The Coupe d’Aviation Maritime Jacques Schneider, commonly referred to as the Schneider Trophy or the Schneider Prize, was a competition for seaplanes and flying boats that was held on a dozen occasions between 1913 and 1931. The Jacques Schneider in question was a French financier who also, it just so happened, was a hot-air balloon and airplane fanatic.
The first prize was worth around one thousand pounds, the competition having been in the form of a time trial to complete courses of up to 350 kilometres. The starting and finishing points apparently used to attract vast numbers of spectators - anything in the region of 200,000. The 1913 trophy was held in Monaco. Other venues included Bournemouth and Cowes, while in 1925 the competition crossed the Atlantic to Chesapeake Bay.
Not everything always went entirely according to plan. In 1924, the Schneider Trophy was due to have been held at Chesapeake Bay for the first time. It would have gone ahead had it not been for the Italians and French withdrawing and two British planes crashing in pre-race trials. This only left the Americans; the event had to be called off.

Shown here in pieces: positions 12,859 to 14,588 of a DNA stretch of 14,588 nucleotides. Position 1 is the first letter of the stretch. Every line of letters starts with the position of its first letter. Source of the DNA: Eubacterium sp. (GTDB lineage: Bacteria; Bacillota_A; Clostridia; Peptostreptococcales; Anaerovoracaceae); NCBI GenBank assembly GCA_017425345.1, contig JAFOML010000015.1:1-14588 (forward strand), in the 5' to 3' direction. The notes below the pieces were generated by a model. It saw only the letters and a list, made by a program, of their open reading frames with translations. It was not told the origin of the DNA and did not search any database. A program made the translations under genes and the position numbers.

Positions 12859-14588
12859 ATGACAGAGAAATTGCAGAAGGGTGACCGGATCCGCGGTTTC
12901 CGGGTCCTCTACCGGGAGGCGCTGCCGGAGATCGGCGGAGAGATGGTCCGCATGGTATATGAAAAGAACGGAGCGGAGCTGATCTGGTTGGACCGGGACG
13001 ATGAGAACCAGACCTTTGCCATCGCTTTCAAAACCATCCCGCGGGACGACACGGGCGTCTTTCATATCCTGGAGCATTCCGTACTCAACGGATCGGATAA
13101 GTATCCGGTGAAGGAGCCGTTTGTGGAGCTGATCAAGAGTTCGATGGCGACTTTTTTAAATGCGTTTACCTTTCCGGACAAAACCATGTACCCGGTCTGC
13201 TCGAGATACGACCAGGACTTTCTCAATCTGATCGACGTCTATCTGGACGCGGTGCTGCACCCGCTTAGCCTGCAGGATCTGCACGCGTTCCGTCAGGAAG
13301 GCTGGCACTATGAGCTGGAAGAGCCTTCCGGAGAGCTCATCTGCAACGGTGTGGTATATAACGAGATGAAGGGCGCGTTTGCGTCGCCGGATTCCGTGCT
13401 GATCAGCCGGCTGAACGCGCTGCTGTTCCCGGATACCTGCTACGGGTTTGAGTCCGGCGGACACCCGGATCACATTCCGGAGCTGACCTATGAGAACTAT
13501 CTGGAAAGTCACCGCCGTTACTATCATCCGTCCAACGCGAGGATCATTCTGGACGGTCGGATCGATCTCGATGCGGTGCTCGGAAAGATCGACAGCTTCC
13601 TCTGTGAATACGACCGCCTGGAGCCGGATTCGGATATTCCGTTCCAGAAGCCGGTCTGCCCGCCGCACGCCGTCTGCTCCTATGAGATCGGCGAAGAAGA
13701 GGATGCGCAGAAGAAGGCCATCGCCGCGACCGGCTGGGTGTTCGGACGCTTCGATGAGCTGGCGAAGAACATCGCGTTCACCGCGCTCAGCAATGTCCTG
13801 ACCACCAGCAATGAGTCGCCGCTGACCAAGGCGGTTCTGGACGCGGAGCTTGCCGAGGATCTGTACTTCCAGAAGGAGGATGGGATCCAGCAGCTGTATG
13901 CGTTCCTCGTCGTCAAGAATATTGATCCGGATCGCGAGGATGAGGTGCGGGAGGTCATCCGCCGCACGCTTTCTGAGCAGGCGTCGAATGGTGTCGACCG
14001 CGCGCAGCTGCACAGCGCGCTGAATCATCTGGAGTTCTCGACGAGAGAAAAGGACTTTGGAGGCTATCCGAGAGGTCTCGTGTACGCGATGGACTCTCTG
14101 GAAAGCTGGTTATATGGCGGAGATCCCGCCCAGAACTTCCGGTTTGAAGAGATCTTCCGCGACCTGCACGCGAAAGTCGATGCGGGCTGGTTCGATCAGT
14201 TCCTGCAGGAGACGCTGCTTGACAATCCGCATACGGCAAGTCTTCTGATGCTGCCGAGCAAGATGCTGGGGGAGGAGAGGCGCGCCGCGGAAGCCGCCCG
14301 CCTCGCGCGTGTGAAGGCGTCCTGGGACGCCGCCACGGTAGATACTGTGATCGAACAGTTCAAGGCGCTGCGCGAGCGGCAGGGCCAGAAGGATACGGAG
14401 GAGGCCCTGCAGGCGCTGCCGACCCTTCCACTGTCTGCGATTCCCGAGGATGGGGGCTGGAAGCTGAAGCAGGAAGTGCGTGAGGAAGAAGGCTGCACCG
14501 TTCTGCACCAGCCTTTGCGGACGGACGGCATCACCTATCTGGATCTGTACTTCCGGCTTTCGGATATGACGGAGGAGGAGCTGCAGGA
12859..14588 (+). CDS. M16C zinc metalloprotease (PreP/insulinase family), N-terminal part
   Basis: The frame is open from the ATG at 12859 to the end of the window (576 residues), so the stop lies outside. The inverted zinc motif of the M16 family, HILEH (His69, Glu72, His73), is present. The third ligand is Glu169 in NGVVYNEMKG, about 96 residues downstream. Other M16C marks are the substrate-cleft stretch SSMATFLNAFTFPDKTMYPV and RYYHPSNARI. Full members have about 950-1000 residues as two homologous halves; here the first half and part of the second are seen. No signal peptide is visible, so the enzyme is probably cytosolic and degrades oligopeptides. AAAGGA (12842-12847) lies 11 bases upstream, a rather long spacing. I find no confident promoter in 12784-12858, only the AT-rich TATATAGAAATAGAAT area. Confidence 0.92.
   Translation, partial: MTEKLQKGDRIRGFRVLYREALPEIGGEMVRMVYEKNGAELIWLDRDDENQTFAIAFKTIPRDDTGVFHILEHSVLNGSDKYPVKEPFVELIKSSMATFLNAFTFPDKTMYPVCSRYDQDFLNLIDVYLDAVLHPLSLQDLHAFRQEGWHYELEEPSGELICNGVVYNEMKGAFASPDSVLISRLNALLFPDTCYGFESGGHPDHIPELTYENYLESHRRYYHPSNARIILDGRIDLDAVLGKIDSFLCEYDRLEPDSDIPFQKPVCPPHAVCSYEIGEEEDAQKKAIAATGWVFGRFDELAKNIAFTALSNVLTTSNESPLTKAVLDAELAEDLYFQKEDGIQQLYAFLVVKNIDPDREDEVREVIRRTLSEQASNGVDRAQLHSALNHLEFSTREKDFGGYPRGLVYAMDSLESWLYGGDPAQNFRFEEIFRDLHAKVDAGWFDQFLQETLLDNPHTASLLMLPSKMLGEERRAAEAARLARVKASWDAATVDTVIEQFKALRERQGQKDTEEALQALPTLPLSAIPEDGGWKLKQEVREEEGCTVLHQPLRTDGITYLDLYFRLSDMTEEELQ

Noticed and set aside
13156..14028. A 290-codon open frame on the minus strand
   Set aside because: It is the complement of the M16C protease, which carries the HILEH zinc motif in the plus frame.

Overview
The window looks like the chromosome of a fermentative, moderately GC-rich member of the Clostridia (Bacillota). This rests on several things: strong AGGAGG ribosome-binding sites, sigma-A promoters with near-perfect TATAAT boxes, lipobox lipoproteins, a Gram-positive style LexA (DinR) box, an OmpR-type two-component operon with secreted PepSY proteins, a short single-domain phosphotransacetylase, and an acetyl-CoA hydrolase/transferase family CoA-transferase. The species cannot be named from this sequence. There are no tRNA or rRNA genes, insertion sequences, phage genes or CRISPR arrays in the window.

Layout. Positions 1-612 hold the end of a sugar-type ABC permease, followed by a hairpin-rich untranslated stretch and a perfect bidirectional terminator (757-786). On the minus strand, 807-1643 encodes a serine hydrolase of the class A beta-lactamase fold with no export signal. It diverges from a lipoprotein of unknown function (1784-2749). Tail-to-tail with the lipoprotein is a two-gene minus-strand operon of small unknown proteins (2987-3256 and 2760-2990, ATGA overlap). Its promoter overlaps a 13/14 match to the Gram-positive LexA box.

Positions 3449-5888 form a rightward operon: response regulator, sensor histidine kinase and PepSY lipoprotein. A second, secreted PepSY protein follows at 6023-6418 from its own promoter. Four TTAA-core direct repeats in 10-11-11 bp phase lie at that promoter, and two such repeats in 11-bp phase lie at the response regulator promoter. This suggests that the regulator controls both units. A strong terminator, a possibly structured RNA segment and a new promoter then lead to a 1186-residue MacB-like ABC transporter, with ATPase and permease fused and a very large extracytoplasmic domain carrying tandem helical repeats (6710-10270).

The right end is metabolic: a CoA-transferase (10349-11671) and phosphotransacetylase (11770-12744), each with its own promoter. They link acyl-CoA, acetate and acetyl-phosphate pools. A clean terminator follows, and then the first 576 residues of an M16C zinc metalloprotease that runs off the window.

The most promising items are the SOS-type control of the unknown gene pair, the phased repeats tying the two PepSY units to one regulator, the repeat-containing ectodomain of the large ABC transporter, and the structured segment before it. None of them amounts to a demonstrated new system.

The Schneider Trophy was not the same as the Schneider Cup. This was also the brainchild of Jacques Schneider. It had been held two years before the initial trophy event. The cup itself is now at the RAF College Cranwell, while the trophy is in the Science Museum in South Kensington.
It is seemingly the cup rather than the trophy which is set to be revived. And the place will be Pollensa Bay. The idea for the Copa Schneider Siglo XXI has come from the Majorcan Aeronautical Foundation, which is behind the Seaplane Splash-In event and has also of course been promoting the possibility of civilian seaplanes using the bay.
The revived Schneider Cup is due to be held on March 22.
From what one can make out, it is in fact a renaming for the Splash-In, designed to give that event added incentive.